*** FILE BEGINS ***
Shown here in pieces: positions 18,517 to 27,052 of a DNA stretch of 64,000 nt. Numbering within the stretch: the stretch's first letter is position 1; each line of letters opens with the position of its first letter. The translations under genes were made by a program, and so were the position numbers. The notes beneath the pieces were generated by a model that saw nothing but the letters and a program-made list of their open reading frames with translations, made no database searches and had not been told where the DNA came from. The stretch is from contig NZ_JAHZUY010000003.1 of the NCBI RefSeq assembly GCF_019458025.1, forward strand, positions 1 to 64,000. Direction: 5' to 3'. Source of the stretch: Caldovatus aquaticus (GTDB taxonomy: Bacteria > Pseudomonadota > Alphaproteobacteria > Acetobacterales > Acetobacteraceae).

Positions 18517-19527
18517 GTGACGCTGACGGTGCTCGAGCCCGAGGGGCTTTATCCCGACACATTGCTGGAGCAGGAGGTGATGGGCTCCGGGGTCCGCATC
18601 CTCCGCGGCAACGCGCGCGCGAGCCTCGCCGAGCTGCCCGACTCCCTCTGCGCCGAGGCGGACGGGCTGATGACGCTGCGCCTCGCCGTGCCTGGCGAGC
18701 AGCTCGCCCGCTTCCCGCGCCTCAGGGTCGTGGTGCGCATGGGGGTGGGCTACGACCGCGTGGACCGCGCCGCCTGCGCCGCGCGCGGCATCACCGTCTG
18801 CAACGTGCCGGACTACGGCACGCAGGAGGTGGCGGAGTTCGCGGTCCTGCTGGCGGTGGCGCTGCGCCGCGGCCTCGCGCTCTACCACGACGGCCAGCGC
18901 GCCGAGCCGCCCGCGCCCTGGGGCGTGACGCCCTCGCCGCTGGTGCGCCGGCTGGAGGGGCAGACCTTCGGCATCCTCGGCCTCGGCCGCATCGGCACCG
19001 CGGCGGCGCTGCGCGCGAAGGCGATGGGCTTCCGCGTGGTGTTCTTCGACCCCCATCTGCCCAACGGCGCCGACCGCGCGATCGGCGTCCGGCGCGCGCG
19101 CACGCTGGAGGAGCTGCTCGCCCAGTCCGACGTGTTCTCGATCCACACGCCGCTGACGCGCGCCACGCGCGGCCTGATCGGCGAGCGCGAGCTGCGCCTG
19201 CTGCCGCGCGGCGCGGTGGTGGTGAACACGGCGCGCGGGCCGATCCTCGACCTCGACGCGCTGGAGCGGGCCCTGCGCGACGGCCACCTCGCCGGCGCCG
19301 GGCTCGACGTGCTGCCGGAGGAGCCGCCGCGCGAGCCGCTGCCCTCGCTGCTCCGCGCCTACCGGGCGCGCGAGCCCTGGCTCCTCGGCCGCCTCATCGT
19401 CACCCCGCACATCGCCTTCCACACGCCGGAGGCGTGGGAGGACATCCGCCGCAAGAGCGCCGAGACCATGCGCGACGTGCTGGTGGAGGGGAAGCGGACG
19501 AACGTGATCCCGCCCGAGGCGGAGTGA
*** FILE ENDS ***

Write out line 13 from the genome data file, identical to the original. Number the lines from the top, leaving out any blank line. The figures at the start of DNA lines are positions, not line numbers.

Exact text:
19501 AACGTGATCCCGCCCGAGGCGGAGTGA